Feb 05 2015

Declawing cats

Declawing cats! Is it necessary? inhumane? painful?

Dr. Bob Mason

Veterinarians in Kokomo, Indiana and all over are asked regularly to remove the claws from cats to prevent them from destroying furniture and other possessions, and sometimes for the protection of the owner.  For many years we as a profession and cat owners have taken this procedure for granted with out much thought or consideration for the cat.  Pet owners are interested because cats can be very destructive with their claws and some individuals may have health issues that could make a scratch from a cat a serious issue.  The American Veterinary Medical Association recently produced a very nice brochure explaining their position and suggestions to help make the decision.  The American Association of Feline Practitioners also has a position statement and suggestions to help cat owners.

Scratching is a biologically normal behavior of cats that is used not just for sharpening the claws, but is also an important territorial marking behavior.  They can't help their inclination to do this so they should certainly never be punished!

It is important to understand that declawing in many cases is an unnecessary procedure and there are many methods and devices pet owners can use to prevent a cat from destroying furniture or other possessions.  Trimming the nails of a cat is not particularly difficult, and by providing appropriate scratching materials in the right areas of the cats home can also help direct this normal behavior away from furniture and drapery.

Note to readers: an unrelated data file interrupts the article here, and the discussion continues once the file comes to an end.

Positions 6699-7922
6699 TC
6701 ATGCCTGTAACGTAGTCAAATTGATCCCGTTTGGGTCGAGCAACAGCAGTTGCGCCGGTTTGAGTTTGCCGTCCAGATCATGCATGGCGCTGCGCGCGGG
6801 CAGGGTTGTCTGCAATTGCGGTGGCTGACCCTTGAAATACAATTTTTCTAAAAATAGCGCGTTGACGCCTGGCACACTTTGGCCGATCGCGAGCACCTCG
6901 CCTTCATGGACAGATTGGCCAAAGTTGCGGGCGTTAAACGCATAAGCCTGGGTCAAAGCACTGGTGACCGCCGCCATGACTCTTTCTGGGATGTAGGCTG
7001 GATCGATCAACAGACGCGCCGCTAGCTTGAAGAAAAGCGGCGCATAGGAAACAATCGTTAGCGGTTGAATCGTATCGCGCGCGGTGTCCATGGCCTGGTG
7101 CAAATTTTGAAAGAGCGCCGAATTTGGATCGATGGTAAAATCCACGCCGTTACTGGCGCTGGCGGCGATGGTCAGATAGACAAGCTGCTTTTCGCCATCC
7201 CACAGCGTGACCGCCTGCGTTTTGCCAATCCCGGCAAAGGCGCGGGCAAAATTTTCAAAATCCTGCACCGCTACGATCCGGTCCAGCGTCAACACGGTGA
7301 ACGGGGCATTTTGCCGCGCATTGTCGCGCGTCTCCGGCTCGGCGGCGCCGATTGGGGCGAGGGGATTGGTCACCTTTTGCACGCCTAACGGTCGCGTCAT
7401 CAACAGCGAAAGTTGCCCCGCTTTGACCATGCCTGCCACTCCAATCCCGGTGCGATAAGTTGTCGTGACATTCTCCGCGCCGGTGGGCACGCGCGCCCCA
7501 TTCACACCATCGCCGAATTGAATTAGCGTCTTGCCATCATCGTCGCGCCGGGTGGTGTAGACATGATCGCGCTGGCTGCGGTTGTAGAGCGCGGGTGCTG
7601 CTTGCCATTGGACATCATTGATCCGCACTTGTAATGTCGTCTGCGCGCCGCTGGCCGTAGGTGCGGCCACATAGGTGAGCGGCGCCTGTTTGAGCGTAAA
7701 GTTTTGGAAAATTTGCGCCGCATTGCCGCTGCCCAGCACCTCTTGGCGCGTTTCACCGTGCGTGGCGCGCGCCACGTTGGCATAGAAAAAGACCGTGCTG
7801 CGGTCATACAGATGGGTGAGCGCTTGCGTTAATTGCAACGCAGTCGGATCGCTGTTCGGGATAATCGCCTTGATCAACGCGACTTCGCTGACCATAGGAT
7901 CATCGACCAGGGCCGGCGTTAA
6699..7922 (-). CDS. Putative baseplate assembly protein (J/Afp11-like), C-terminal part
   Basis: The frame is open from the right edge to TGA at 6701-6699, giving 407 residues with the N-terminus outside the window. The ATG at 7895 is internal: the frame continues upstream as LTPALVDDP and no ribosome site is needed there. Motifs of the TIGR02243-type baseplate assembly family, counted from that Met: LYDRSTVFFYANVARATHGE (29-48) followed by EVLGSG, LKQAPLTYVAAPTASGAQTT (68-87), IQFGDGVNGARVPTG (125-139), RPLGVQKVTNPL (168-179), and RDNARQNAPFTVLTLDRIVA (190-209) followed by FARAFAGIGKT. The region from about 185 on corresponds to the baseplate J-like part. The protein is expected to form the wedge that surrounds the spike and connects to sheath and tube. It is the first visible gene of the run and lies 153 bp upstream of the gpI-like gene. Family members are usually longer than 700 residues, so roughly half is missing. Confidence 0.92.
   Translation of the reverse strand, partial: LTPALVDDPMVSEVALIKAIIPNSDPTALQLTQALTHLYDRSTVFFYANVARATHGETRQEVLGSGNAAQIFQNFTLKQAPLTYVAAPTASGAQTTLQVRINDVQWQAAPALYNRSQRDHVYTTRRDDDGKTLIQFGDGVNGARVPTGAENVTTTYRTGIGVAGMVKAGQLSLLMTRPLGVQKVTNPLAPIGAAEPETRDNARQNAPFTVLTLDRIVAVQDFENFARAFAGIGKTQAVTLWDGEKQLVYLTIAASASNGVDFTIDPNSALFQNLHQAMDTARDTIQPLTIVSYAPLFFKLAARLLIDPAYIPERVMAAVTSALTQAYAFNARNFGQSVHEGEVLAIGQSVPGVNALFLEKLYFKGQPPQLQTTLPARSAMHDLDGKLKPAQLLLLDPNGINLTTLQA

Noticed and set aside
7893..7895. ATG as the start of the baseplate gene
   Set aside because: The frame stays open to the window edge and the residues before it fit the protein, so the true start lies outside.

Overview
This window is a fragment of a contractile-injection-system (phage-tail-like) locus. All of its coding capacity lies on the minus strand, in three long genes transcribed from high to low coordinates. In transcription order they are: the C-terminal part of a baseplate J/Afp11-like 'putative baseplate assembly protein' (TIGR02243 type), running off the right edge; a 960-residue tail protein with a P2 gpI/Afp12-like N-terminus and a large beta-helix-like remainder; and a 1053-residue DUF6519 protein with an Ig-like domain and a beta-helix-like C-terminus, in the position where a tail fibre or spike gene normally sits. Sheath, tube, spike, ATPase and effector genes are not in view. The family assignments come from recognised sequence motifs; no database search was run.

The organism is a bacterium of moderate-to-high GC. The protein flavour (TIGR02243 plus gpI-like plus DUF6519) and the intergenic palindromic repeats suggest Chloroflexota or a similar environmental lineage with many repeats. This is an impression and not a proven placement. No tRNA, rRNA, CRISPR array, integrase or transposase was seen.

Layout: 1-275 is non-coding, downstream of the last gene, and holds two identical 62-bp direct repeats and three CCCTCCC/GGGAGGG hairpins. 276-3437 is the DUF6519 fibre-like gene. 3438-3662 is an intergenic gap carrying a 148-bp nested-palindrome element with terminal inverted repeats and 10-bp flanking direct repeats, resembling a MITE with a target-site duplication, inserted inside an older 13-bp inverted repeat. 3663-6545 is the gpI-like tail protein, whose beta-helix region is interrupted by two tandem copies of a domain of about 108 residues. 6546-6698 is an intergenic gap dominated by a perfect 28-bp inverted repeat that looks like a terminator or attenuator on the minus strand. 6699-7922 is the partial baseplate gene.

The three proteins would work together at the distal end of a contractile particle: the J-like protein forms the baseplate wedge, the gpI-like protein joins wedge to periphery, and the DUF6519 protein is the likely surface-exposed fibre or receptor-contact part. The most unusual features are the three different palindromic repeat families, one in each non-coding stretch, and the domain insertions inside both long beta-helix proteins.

Common questions asked of us every day are:

Do I need to declaw my cat?  No, there is no particular benefit to the cat other than maybe getting to keep it's happy home without fear of being punished.

What are good reasons for declawing cats?  Some otherwise very good cats can be very destructive in the home.  If this is causing family discourse and the only other option is getting rid of the cat, declawing may be justified.   If there is a family member that has immune disorders or fragile skin that could get injured or very ill due to the risk of injury then declawing is a good alternative to help the kitty keep it's home and for the individual to be able to keep and enjoy their beloved pet.

I heard this is a very painful procedure, is that true?  Veterinarians have many tools today to reduce or eliminate pain caused by all surgical procedures.  Unfortunately not all veterinarians are as progressive in this area as others.  At the Cat Clinic of Kokomo, and Jefferson Road Animal Hospital we use what is refered to as "multi-modal pain management".  This means we prevent pain by using a combination of drugs and local anesthetic blocks before the procedure then give medications that last for a couple days after the procedure along with oral pain medicine to go home.  For this reason we strongly suggest you not price shop this procedure because in most cases the difference in price is related to how aggressive the doctors are at preventing pain during and after the procedure.

Will cats have long term behavioral problems because of the loss of it's claws?  You will find many statements in popular literature and on the internet inferring this but this is categorically not true.  There is no evidence that cats experience any long term behavioral effects from this procedure.  Declawed cats still practice the behavior and can still scent mark like normal.